First thing first –  I have promised an excerpt or teaser since the beginning of the year. I shared one in Inquisitive Minds,  One Phone Call,  and Life Isn’t Fair, but aside from those, I’ve been negligent in sharing. So, today I will share a Tuesday Teaser from Roxy Sings the Blues.

“Detective Miller, Detective Alvarez.”

Devon Miller nodded in acknowledgment. He hated these calls. He hated seeing veterans in the homeless shelter. It never made sense to him. “What have we got?”

“Two males. Looks like meth heads, but we need to find out what’s going on. This is the fourth time this month that homeless guys have shown up dead. I’m putting you two on the case. Check with Dickerson in narcotics, see if he has any leads.” Seargent Brenner stood, flipping the body bag back over the victim’s face. “I want to know what they are taking, who they are buying from, what the cause of death was. I want a full tox screen and have Simmons report anything out of the order. Anything. Talk to some of the regulars at the shelter up the street.” He tucked his hands into the pockets of his black leather jacket, eyes downcast to the ground. Hesitating as if he wanted to add something more, but then changing his mind. He added, “I want reports on my desk in the morning.”

Devon watched him walk away before bending to examine the body. He reached for a discarded straw in the pile of trash that the first body lay in. Using the straw, he opened the vic’s mouth checking for missing teeth, foaming, anything. “Still got his teeth. That’s something.”

Alvarez stood with his hands shoved into his jacket. “This kid is too young to be here.”  He bent swiping the hair out of the eyes of the second body. “Both of them are. I’d lay odds that test results are going to be the same as the last guys. I think our best bet is going to be Dickerson. See if he knows who’s dealing the designer drugs down here and find out how bums can afford it.”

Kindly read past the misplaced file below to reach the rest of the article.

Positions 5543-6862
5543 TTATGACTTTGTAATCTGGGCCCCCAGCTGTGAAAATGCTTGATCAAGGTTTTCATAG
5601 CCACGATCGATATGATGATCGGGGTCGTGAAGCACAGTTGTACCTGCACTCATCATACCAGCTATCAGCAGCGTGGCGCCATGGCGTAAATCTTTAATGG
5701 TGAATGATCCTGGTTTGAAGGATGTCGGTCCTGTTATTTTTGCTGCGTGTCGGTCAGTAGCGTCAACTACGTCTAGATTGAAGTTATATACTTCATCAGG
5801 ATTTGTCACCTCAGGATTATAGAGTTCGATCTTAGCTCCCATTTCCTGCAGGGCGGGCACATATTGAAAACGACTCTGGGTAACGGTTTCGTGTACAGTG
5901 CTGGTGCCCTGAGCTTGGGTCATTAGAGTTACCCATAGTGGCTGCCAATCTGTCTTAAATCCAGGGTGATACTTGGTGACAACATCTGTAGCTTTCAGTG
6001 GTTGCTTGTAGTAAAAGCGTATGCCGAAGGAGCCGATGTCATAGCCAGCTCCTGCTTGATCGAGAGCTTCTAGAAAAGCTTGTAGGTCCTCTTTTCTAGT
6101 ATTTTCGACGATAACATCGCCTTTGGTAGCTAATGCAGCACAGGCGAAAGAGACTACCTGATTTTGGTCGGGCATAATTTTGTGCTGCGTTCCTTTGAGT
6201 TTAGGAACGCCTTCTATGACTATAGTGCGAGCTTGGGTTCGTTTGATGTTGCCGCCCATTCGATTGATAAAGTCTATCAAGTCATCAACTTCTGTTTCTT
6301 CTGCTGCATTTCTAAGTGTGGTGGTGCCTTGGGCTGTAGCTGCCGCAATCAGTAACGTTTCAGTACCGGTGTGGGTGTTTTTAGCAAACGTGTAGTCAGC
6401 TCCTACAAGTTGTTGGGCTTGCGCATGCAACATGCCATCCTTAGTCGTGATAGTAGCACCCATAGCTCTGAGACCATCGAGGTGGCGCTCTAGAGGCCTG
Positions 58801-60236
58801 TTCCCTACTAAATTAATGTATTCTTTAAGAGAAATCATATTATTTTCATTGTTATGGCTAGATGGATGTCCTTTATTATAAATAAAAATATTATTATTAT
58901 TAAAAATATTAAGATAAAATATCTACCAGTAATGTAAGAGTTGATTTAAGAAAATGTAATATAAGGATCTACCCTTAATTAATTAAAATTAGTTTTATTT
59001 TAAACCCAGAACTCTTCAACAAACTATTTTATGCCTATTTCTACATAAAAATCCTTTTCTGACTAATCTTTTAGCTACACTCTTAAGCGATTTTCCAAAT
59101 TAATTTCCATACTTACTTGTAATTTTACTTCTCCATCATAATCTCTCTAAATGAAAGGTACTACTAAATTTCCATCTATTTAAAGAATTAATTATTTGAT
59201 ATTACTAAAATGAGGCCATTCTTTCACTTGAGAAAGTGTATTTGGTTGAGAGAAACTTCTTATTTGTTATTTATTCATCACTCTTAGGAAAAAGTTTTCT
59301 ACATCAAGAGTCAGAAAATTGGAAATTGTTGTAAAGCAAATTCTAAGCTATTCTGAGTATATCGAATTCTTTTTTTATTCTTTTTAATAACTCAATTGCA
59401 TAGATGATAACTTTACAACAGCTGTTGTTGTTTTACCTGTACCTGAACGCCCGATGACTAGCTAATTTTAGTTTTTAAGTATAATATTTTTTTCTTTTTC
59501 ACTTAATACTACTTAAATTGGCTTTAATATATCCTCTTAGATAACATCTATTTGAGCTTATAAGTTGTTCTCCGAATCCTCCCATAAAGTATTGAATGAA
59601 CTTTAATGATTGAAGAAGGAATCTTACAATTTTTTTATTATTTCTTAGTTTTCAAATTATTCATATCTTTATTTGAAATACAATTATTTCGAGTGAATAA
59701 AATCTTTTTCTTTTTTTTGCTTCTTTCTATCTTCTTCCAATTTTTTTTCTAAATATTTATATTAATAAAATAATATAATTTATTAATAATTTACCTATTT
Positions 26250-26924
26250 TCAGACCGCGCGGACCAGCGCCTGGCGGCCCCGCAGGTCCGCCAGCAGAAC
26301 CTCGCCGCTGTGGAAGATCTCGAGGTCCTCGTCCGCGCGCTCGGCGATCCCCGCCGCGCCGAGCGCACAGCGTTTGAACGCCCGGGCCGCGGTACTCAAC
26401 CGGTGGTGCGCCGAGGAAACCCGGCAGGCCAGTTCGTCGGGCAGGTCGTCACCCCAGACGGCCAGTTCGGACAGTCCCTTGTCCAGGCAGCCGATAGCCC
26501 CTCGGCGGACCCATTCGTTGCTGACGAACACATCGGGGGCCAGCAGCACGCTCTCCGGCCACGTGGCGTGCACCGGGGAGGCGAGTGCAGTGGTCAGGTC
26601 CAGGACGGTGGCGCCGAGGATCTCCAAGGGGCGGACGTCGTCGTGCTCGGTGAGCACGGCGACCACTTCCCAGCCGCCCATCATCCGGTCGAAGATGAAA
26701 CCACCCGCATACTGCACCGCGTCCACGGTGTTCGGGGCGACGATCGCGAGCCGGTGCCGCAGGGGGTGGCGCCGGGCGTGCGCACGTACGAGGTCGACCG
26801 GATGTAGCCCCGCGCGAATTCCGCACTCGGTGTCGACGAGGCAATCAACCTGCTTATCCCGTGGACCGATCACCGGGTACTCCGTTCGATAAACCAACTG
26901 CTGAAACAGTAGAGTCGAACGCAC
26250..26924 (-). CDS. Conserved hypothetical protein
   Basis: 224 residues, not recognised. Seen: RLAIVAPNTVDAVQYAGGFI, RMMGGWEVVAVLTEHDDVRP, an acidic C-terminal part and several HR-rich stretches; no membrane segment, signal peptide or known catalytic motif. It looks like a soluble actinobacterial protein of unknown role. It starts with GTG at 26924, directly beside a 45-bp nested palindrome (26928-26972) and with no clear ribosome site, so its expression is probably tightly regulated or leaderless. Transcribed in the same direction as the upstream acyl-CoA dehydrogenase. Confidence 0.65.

Are you curious? Let me know in the comments! 

The second item on the agenda –  the A to Z challenge. With my push for Camp Nano, I ‘ve forgotten to put up my posts for Saturday and Monday.

First the rules of the challenge – every day of the week minus Sundays,  you are to post that letter of the alphabet. The theme is something that your blog is typically about. My theme is:

 

Are you surprised? I liked last year that there were categories to choose from but this year, there isn’t a list of themes it is make your own! Although, it did get me out of my comfort zone to try my hand at some photography which was fun!

That’s what this challenge is all about –  fun!

A – Attitude

(April 1) Writing requires a certain attitude. You have to have confidence in your ability. There is a certain egotism in thinking that others should read what you have written. I prefer to call it confidence but on the days that I am faltering in confidence, I go back to the word attitude. It’s a stance, a unique voice, your reason behind the desire to spend countless hours behind a laptop in solitude. It’s that gnawing at your soul that if you don’t get it down on paper it will make you go mad. It’s the knowing in your heart that drives you forward and overrides the countless times you’ve thought of giving up. In the end, there is a certain attitude, sometimes cocky sometimes timid, but overall it’s knowing that you can do this and do it well!

B -Books

(April 3) There are certain books that a writer should have on their bookshelf. I have:

On Writing Well by William Zinsser

On Writing by Stephen King

Writing Down the Bones  by Natalie Goldberg

Self-Editing for Fiction Writers

And . . . if you are anything like me more than a dozen others.

 

 C -Characters

Characters drive the story. The best stories are character driven because it’s the connection to the characters that keep us interested. If the character is nothing more than a flat Stanley then who cares what happens to him but if the character is well-developed, we become involved, putting ourselves in their shoes, sympathizing with them,  on the edge of our seat hoping they make it out of that dangerous situation. What would Gone With the Wind be without the narcissistic Scarlet O’Hara?

So, … two birds with one stone or rather two topics in one post and it is by far not my longest post! I call that a win.

Write on my friends, write on!

Till next time,

Ellie